We are in desperate need of a EU Energy Policy. Outcries coming from press reports, especially when something is happening (again) with East-West gas flows. Apparently, the EU is either lacking such a policy, or it is not appropriately communicating about it.  Or maybe another question comes up: is it smart enough? Facts are that, yes the EU does have indeed an EU Energy Policy. It is a policy based on a vision, a vision with three components. The policy is aiming for “markets, competition and efficiency”, it is equally focussing on “a sustainable energy economy”, and thirdly, it wants to “secure the EU’s energy supply”. From a historic point of view, one could even argue that finally, after some 50 years since its inception, we have one. Going through a process that started with a common coal policy (1952), followed by a common nuclear energy policy (1957), but failed on oil and later on gas, and failed to integrate it all into a common energy policy, the European Council agreed in the spring of 2007 on a three tier approach, covering the three objectives and formulating a vision for a real EU Energy Policy. And let’s be frank, none of the other large economic regions in the world have a comparable vision and such an integrated policy approach, as not many of the EU’s members have by-the-way.

Formulating the policy, as was done in 2007, is one thing. Starting to work on implementing paths, developing policy instruments and legislative frameworks is the next and more difficult. On “the market”, a comprehensive 3rd Energy market package was developed (following earlier energy market directives. On “the climate” a comparably challenging Green Package was proposed. And on “supply security” the Commission came with a rather fragmented 2nd Strategic Energy Review. The market package and the green package have already largely gone through the complicated EU decision-making process, whereas the supply package is now on the agenda. In addition, the Commission has indicated that “the EU needs to begin preparing its energy future in the longer term” and that “the Commission will therefore propose to renew the Energy Policy for Europe in 2010 with a view to charting a policy agenda for 2030 and a vision for 2050, to be supported by a new Action Plan”.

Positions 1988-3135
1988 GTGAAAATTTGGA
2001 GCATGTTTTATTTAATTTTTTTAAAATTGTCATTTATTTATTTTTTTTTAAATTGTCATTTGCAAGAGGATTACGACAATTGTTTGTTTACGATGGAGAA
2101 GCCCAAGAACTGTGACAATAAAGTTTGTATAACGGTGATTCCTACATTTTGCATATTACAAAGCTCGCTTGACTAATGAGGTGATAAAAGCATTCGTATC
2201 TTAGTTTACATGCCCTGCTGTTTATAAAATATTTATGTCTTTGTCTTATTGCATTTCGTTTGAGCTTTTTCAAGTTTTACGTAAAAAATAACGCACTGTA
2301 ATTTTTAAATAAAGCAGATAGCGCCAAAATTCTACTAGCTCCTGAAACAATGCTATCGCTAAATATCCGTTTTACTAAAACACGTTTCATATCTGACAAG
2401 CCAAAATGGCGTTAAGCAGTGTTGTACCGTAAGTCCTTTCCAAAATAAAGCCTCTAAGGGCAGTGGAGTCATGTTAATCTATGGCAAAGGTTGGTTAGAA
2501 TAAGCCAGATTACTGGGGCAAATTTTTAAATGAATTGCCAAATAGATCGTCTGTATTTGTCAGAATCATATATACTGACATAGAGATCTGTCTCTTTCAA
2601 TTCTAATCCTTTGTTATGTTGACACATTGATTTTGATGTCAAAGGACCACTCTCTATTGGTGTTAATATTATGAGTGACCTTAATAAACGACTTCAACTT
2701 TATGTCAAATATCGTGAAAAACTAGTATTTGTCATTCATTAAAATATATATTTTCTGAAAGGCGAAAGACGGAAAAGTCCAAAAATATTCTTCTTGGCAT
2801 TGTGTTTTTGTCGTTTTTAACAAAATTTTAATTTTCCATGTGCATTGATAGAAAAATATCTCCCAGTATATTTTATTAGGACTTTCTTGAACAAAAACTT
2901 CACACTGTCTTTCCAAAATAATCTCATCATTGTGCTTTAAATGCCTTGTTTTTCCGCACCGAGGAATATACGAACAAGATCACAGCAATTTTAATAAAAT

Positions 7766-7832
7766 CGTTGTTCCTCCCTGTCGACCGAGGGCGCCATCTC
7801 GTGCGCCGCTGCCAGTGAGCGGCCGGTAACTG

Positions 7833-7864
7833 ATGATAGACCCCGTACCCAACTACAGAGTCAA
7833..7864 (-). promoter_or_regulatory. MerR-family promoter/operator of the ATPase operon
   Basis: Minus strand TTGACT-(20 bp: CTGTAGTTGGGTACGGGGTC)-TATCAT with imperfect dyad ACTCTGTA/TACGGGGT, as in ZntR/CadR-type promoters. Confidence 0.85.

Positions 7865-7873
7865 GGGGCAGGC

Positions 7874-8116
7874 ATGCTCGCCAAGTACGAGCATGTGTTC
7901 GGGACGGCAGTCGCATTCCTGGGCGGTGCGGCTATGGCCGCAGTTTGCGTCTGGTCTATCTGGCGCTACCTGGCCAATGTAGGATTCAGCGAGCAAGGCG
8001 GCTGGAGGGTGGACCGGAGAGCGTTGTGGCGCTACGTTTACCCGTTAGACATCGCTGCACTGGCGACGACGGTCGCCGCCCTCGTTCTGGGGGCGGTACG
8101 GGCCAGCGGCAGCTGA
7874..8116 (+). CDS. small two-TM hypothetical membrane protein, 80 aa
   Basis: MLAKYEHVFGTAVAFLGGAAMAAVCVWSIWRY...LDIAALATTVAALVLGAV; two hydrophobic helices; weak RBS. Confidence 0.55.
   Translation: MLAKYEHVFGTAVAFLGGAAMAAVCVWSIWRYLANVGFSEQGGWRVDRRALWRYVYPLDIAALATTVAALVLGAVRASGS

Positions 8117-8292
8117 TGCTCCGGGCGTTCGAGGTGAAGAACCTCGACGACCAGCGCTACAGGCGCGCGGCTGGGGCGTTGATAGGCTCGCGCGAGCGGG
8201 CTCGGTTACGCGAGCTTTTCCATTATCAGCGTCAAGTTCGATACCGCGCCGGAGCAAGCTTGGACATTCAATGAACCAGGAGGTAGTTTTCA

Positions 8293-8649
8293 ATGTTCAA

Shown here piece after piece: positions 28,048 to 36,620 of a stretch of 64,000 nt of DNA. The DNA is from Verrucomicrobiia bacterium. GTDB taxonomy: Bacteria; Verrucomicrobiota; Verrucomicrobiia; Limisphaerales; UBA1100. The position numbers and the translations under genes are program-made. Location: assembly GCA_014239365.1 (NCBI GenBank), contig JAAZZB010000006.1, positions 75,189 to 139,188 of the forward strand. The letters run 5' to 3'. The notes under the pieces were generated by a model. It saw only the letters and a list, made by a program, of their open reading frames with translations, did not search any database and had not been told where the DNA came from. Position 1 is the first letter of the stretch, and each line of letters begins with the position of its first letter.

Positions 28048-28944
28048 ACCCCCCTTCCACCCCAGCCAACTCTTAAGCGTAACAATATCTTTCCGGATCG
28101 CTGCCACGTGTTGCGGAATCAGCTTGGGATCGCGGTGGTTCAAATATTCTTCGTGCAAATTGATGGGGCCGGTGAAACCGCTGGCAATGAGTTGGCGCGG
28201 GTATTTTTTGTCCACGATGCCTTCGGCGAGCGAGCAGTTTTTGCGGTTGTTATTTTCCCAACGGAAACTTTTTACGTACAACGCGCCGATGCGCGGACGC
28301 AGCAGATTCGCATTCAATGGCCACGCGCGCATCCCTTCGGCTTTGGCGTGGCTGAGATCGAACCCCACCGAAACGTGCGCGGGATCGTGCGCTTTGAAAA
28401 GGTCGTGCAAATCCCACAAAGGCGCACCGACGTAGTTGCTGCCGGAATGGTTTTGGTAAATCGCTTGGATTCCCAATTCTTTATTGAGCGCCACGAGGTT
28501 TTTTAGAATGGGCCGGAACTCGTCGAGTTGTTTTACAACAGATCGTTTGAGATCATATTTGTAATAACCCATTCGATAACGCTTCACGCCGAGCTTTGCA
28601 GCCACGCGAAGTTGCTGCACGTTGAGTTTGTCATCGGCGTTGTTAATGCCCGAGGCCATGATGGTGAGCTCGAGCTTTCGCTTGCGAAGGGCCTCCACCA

Three objectives, three separate action lines. Balancing the three objectives in an integrated approach is challenging and difficult. To what extent is the market approach consistent with the other two policy packages? And introducing a climate package with tradable emission rights and non-tradable targets for green energy, what impact does it have on the market designs for gas and electricity? Are the necessary investments in new pipes & wires for securing our energy supplies sufficiently coming under the prevailing regulatory framework? Or, put it differently; are we smart enough in the way in which we are making implementing steps in order to meet our stated objectives?

The Clingendael International Energy Programme (CIEP), the Loyola de Palacio Programme of the European University Institute, the Fondazione Eni Enrico Mattei (FEEM) and Wilton Park Conferences (WPC) will organise a four-tier program for discussing the potential for a smart EU Energy Policy. The program will consist of four workshops where academics will discuss the various interactions between the three policy objectives with stakeholders from governments, regulators and the industry. The objective of the program is to come with a set of “smart” conclusions and recommendations for the 2010 EU policy review.